At the UN, Chad and Darfur Fall Into Footnotes,
Sudanese Praise of French But Not UN Soldiers
Byline: Matthew Russell
Lee of Inner City Press at the UN
UNITED NATIONS, March 2 -- While some
predict Security Council resolution in March on sending UN peacekeepers to Chad,
the Council's president for February, Slovakian Ambassador Peter Burian, on Feb.
28 told Inner City Press that it is unlikely that "anything can happen in Chad
until summertime." The obstacles include Chadian president Deby's now-stated
opposition to peacekeepers (he would prefer a "civilian" presence).
On March 2, the incoming
president of the Security Council, South African Ambassador Dumisani Kumalo said
that Darfur, Chad and Central African Republic only in the footnotes of this
month's Council agenda, that the Department of Peacekeeping Operations has said
that even a civilian force would need protection, and that discussions continue.
Inner City Press also asked when to expect UN envoy Joaquim Chissano to brief
the Council about Uganda's
Lord's Resistance Army.
Outgoing Council president Burian raised to the issue to Amb. Kumalo during
their bilateral meeting of transition.
A less studied response to Inner City
Press' questions, on March 1, Sudan's Ambassador to the UN told Inner City Press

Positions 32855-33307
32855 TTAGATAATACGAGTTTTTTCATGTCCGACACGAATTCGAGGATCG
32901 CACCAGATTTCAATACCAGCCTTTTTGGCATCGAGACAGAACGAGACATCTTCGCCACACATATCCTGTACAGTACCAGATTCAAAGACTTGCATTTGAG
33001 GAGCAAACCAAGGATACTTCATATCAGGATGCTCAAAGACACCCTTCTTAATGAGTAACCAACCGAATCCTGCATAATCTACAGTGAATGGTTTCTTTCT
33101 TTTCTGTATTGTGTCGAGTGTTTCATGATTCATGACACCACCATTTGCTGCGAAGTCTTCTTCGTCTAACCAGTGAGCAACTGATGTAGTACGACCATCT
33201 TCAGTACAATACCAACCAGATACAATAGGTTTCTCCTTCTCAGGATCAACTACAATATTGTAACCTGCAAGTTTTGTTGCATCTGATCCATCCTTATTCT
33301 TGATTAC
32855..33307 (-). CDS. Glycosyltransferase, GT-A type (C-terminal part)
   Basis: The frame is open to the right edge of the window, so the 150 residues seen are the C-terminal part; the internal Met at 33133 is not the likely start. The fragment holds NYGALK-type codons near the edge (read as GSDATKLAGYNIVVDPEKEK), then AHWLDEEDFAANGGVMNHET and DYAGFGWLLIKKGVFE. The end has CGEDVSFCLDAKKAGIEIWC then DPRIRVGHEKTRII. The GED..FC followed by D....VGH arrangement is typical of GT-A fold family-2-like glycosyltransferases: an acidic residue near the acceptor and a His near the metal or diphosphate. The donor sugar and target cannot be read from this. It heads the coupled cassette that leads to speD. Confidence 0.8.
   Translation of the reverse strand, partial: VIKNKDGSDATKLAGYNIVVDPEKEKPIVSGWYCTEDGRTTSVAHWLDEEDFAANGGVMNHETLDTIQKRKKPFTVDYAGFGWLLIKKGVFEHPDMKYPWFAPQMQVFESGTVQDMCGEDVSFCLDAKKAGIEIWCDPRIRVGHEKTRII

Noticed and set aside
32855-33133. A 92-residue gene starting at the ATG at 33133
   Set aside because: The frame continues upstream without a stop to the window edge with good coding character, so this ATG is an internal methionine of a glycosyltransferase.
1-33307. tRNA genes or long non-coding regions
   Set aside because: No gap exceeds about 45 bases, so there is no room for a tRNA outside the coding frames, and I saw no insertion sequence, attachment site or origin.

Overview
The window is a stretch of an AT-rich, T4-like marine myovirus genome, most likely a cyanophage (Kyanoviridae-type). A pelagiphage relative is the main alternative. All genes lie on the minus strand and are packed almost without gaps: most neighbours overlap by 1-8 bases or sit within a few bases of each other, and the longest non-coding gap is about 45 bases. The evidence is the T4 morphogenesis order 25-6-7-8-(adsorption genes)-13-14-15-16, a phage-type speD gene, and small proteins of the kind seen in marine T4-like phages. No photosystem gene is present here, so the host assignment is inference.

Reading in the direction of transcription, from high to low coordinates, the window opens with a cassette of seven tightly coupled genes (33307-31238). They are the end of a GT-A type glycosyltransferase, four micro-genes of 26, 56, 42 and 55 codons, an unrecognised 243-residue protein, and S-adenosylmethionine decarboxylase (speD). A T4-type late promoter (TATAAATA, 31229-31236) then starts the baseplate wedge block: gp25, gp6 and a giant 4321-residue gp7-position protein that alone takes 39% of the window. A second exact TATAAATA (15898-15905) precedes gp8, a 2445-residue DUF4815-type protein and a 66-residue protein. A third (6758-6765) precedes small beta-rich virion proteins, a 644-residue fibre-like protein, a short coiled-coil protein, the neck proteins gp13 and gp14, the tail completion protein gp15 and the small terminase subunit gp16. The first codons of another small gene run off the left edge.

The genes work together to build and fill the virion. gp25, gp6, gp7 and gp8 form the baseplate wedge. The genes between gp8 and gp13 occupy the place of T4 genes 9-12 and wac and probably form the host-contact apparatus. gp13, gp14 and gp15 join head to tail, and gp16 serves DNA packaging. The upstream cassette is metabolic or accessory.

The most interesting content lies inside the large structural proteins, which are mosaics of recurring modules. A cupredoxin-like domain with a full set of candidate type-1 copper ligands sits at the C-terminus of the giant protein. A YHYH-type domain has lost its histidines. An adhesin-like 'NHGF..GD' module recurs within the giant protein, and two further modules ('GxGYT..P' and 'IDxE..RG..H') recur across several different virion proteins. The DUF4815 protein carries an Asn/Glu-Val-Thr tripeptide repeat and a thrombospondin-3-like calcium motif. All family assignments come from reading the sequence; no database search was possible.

that he, too, doubts that Chad will let in the force the UN would like to send.
"We are the same people," he said, saying that one of Deby's sons is named Omar,
after Sudan's president Omar al Bashir.
Inner City Press asked for his
explanation of last year's abortive march by rebels on Chad's capital,
ostensibly stopped by France dropping of a bomb next to the rebel column.
"France showed too much force," Sudan's Ambassador said, adding that his
government has fewer doubts about French troops than UN blue helmets, against
whom the Ambassador raised issues of sexual and other abuse.
Ban at the Lest We Forget - The Triumph Over Slavery
It was at an event on slavery -- the
opening of the "Lest We Forget - The Triumph Over Slavery" exhibit -- in the UN
visitors' entrance on Thursday night that the Sudanese Ambassador made his
remarks to Inner City Press. He began be remarking that the commemoration of
slavery should be a national holiday in the United States. He continued:
don't like this force. They want a small civilian force here and there, just to
make the world community happy they are doing something. Darfur and Chadians are
the same people. Idriss Deby [Chad's President], his wife delivered in the
medical hospital in Khartoum. His youngest son is named Omar, for Omar al Bashir.
His second wife is Sudanese...
the Security Council is considering this resolution. They say they have not
money for Darfur, but they want to deploy to Chad and to Somalia. [CAR
president] Bozize? There is a reconciliation there, the Libya mediation. There
are many problems there and in Chad that have nothing to do with Darfur. Like in